The postoperative radiograph of a well-shaped and well-obturated root canal treatment performed using hand files, for instance, shows an apparent effortlessness revealing a depth of skill and knowledge so inherent that the hand files are nothing more than a basic tool. Try to remember this Latin phrase when tempted to use advanced clinical techniques and equipment (such as rotary endodontic equipment) during the year.

Claims for travel and subsistence

From 1 April 2013, the delegated responsibility for travel and subsistence payments to dentists undertaking verifiable CPD was given to NHS England Area Teams. You can make claims on FP84 forms, which serve as a certificate of attendance and a claim form for both reimbursement of dental travel and subsistence. The form must then be sent to the relevant Area Team, or shared services (if applicable). The FP84 form sets out the rates at which expenses are reimbursed to NHS staff who have to travel in connection with their official duties.154

The rates for reimbursement at the time of writing are detailed here.

Overnight allowance

  • Actual receipted cost of bed and breakfast up to a maximum of   £55.00
  • Non-commercial accommodation (e.g. friends or relatives).   £25.00

Meal allowance

  • Lunch (applicable when more than 5 hours away from the practice including the times between 12 noon and 2 p.m.).   £5.00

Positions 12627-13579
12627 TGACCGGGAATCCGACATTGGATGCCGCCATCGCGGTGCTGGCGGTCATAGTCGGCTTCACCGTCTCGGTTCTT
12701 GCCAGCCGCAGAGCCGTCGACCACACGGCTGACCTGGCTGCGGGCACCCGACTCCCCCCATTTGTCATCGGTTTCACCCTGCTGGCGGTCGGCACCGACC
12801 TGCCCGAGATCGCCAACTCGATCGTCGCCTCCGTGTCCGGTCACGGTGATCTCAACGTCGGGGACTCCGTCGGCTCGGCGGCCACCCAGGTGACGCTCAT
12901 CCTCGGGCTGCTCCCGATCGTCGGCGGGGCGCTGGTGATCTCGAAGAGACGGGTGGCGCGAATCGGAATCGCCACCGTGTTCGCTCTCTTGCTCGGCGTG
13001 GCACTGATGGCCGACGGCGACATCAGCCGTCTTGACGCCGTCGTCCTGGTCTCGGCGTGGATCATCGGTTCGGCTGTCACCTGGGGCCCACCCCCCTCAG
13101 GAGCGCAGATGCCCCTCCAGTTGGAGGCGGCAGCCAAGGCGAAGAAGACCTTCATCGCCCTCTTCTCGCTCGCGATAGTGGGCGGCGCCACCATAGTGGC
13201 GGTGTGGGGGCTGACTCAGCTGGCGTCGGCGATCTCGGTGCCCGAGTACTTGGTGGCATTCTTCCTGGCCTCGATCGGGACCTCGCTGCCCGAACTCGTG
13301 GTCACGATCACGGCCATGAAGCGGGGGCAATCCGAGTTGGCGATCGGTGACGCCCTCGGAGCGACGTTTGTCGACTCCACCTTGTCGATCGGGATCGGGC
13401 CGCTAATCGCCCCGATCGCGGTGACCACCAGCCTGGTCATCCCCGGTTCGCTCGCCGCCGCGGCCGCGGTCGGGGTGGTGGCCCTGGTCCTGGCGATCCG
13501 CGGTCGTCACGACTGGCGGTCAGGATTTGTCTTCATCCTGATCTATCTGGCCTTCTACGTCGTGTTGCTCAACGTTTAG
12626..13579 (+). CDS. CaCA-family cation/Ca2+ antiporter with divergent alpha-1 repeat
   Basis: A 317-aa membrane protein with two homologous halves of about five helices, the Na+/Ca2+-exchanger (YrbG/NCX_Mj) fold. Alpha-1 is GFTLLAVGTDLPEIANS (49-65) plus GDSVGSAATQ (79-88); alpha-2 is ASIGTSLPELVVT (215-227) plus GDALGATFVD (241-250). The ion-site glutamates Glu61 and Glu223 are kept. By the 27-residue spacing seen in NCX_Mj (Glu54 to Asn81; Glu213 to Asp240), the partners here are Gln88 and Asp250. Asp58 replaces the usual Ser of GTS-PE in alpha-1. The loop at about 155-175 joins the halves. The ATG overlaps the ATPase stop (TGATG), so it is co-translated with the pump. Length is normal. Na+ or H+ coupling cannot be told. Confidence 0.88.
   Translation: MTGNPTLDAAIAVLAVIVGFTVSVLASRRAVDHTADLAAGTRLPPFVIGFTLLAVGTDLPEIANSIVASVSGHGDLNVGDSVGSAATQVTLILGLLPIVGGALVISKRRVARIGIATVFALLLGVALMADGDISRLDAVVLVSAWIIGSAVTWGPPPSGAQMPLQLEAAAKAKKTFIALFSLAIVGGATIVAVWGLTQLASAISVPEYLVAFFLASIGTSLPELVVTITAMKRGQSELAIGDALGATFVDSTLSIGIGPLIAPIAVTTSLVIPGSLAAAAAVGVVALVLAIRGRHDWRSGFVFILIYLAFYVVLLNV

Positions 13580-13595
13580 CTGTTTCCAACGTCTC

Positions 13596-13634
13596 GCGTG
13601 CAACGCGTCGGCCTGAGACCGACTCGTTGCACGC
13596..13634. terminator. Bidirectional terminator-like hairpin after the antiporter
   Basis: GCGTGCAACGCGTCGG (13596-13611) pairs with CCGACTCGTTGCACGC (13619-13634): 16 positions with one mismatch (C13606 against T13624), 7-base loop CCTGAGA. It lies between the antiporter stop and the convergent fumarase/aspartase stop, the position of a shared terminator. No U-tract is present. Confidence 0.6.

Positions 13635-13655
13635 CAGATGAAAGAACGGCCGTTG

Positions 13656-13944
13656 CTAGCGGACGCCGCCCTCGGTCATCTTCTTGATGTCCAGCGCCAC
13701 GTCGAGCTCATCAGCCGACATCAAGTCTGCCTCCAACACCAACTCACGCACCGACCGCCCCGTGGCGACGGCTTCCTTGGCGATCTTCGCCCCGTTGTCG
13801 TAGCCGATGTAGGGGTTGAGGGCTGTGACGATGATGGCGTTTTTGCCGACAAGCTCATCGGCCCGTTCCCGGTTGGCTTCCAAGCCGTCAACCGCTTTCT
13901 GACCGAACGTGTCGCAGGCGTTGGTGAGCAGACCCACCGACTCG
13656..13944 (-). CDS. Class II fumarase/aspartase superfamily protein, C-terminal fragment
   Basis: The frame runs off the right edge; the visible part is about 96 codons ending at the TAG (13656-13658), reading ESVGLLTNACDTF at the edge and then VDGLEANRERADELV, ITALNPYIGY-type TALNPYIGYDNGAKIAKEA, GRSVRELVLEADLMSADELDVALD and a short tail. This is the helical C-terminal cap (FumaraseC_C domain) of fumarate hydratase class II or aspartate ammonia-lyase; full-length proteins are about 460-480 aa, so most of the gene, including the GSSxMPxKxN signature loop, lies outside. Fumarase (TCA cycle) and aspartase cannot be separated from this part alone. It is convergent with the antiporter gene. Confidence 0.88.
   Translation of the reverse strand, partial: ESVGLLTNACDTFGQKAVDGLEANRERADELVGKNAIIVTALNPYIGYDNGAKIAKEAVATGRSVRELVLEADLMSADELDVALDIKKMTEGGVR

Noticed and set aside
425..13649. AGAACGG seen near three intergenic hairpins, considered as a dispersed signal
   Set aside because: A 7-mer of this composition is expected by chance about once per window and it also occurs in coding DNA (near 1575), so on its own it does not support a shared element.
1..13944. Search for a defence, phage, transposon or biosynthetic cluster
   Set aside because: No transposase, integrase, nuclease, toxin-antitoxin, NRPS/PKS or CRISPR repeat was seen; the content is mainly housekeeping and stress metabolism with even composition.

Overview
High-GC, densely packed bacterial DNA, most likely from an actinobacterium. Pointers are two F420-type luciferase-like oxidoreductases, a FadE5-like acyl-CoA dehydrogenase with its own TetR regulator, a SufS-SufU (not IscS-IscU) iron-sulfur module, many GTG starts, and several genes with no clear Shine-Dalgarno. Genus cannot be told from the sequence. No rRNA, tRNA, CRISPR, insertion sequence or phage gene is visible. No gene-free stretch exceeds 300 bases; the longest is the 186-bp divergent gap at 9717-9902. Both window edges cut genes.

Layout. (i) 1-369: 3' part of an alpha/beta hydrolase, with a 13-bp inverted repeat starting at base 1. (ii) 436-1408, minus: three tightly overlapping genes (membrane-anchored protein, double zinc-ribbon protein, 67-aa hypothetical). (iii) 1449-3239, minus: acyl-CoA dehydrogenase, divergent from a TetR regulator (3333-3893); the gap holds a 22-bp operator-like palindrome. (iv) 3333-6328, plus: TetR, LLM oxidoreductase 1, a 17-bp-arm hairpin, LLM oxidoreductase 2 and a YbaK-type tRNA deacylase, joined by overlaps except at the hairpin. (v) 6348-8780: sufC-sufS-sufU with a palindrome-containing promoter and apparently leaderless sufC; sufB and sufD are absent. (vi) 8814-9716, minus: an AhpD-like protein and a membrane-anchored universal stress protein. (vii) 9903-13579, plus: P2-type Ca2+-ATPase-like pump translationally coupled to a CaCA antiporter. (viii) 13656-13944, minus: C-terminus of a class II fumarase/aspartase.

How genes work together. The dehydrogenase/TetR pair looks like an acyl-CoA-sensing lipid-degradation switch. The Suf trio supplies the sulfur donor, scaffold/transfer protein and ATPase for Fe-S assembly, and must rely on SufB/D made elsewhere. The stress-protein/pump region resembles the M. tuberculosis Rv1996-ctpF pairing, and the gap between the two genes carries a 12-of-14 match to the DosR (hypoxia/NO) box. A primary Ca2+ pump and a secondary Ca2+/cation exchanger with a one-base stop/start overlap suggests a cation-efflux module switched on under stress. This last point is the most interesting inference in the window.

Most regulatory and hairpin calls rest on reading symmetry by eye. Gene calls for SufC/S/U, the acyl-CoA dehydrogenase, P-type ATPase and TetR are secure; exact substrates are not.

• Evening Meal (applicable when away from the practice for more than 10 hours after 7 p.m.).   £15.00

Mileage allowance

  • Dentists using their own vehicle (shortest practicable route between place of work and place visited).   £0.24
  • Dentists carrying one of more named eligible dentists to the same course.   £0.05

Travel and subsistence reimbursements are usually paid onto the practice owner’s contract and will appear against your name on the monthly schedule received from the NHS BSA. It will be necessary for the practice owner to pay you this reimbursement.


The FD salary is fixed and calculated from the Statement of Financial Entitlements155 produced by the Department of Health. As the salary is standardised there is no regional weighting allowance.

Your employer (either your ES or the practice owner) receives gross funding in 12 equal monthly instalments which includes: their trainer’s grant, a reimbursement of your salary and service costs covering the costs of employing you. It is through this arrangement that you are usually paid on a monthly basis, with the precise timing each month dependent upon when your employer usually pays his or her staff. If you are struggling for payment in your first month and have not yet been paid by your employer, it is not unreasonable for you to perhaps ask them for an advance.

As an employee you must have tax and NI deducted, as well as superannuation contributions if you chose to opt into the NHS Pension Scheme. Your itemised payslip received every month should show your payment and all deductions every month. Any queries that you have about your pay and deductions should be taken up with your employer. Failing that, you could approach your FTPD or consult with an accountant who may come to speak to your scheme at a study day.


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May 3, 2015 | Posted by in General Dentistry | Comments Off on Survival guide